Functionalization of covalent organic frameworks [thesis]

Mirjam Dogru
2012
Covalent Organic Frameworks (COFs) are a novel class of highly stable, purely organic crystalline frameworks made of molecular building blocks. For example, the condensation of boronic acids with appropriate polyols in principle allows the design of precisely controllable structures since their chemical and physical properties can be easily tuned through the selection of the building blocks. The young research field of COFs has attracted scientists due to their extraordinary and versatile
more » ... ties, however, strategies to control the topology and the properties of the backbone as well as the inner surface are still not well established. With support of Prof. Knochel and his group, who contributed numerous new organic COF linkers, this thesis aims to extend the functionalization strategies for the design of Covalent Organic Frameworks. Investigation of the structural modification and the associated change in physical and chemical properties should lead to progress regarding the applicability of these materials. Employing the concept of reticular chemistry in combination with High Throughput Synthesis Techniques, the formation of a very large Covalent Organic Framework BTP-COF with 4 nm open pores was successfully carried out. The solvothermal co-condensation of 1,3,5-benzenetris(4-phenylboronic acid) (BTPA) and 2,3,6,7-tetrahydroxy-9,10-dimethyl-anthracene (THDMA) was carried out using microwave irradiation instead of conventional synthesis in an oven, thus synthesis time of BTP-COF was reduced from initially 72 h to 5 min. Extending the open pore diameter of a crystalline material to 4 nm, in combination with the resulting high accessible surface area of 2000 m2/g offers great potential to exploit organic reactions in the pores and enables the incorporation of large functional guests, such as polymers or dyes. Bearing these results in mind the scope of functionalization possibilities was expanded from the geometric extension to the chemical modification of the inner surface of COFs. Decorating the organic buildi [...]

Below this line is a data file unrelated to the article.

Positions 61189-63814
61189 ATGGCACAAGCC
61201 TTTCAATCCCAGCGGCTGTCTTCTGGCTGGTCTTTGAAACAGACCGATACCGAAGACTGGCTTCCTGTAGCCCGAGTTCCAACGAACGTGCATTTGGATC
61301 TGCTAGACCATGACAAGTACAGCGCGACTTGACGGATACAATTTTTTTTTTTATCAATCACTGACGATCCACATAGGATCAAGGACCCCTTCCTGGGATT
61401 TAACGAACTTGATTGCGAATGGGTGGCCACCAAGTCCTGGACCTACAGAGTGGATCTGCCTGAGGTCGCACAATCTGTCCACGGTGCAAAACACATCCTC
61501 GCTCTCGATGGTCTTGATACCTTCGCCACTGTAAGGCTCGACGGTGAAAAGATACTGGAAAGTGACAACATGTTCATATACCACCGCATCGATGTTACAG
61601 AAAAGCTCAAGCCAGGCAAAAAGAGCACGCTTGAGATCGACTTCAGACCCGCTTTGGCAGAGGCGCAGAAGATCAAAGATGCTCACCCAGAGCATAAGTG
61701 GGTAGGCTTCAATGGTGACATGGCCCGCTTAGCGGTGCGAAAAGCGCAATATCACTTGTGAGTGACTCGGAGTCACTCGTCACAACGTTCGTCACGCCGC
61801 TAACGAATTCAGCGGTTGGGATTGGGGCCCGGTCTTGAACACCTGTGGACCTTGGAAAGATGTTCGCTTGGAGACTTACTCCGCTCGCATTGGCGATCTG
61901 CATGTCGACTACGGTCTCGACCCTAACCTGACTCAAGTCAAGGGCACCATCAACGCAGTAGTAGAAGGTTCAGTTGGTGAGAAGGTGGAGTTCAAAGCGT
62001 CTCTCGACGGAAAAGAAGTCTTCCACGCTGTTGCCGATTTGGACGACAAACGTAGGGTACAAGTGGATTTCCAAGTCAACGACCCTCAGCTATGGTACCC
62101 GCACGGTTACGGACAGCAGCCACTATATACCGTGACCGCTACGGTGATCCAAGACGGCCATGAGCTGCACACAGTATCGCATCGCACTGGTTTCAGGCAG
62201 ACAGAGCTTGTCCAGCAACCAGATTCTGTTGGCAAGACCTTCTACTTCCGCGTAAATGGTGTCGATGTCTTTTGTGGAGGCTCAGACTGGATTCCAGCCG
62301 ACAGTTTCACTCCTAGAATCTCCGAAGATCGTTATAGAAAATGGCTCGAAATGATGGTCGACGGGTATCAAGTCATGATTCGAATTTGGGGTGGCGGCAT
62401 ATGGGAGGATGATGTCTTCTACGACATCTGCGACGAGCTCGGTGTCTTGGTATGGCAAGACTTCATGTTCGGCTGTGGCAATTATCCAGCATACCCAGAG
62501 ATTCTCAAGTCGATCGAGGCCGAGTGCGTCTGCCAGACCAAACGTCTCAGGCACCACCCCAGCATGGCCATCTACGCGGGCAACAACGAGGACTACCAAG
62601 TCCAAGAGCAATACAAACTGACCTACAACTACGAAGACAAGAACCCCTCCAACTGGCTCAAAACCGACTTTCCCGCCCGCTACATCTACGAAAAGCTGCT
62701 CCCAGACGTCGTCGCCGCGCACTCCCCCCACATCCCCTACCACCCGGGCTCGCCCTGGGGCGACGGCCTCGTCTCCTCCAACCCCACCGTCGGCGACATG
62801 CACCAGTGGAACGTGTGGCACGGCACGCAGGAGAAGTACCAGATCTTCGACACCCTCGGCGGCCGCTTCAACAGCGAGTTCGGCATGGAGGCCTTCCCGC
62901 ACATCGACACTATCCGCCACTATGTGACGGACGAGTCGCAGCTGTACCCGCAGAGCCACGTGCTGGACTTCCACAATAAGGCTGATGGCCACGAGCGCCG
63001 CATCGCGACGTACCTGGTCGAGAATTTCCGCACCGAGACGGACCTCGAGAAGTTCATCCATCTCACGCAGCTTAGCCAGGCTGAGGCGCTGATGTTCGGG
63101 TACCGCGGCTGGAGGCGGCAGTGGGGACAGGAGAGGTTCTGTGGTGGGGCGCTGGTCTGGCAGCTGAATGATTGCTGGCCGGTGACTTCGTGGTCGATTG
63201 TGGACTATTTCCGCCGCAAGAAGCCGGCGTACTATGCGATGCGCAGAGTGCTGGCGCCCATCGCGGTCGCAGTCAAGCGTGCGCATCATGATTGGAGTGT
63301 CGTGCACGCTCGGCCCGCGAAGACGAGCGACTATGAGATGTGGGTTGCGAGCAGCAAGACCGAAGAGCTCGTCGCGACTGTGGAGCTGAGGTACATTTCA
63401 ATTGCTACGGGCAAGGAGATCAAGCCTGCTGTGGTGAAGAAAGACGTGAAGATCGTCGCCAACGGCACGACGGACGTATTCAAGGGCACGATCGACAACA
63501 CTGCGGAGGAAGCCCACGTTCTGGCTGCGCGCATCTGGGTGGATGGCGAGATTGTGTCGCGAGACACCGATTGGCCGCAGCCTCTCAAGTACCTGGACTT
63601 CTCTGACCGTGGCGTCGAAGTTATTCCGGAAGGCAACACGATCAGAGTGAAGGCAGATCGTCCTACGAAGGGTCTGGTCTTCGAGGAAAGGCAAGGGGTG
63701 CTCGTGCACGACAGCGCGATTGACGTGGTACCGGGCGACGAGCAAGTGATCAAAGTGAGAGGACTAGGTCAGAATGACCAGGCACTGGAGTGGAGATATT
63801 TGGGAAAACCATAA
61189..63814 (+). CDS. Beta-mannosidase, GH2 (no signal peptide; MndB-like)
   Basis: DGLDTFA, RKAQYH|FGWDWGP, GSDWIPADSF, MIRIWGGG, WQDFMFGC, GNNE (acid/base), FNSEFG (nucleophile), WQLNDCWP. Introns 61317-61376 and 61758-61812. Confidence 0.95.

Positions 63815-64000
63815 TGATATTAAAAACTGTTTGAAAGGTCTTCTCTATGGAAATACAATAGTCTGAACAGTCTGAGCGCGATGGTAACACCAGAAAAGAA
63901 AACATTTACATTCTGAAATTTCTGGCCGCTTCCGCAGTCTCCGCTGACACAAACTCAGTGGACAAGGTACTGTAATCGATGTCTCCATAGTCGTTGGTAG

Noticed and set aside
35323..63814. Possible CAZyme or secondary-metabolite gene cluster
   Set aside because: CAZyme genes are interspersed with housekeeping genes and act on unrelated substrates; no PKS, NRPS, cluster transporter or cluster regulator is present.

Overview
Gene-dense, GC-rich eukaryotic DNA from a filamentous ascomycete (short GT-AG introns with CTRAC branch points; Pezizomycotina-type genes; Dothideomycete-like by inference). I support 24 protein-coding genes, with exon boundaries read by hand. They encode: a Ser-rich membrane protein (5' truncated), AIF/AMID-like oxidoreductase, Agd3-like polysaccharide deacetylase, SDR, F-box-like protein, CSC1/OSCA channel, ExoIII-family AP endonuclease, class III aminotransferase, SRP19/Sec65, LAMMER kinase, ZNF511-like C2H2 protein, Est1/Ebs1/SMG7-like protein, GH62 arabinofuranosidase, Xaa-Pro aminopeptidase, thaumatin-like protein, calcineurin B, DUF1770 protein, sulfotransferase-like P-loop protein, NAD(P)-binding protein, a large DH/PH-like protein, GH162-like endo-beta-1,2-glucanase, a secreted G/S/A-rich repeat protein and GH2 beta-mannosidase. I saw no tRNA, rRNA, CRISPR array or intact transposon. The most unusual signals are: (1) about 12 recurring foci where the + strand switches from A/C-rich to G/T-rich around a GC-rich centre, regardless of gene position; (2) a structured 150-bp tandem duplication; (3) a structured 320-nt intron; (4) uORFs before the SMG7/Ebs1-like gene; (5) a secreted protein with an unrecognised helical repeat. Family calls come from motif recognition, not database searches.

doi:10.5282/edoc.14096 fatcat:sxozvptjanhlhd3eixytznhloe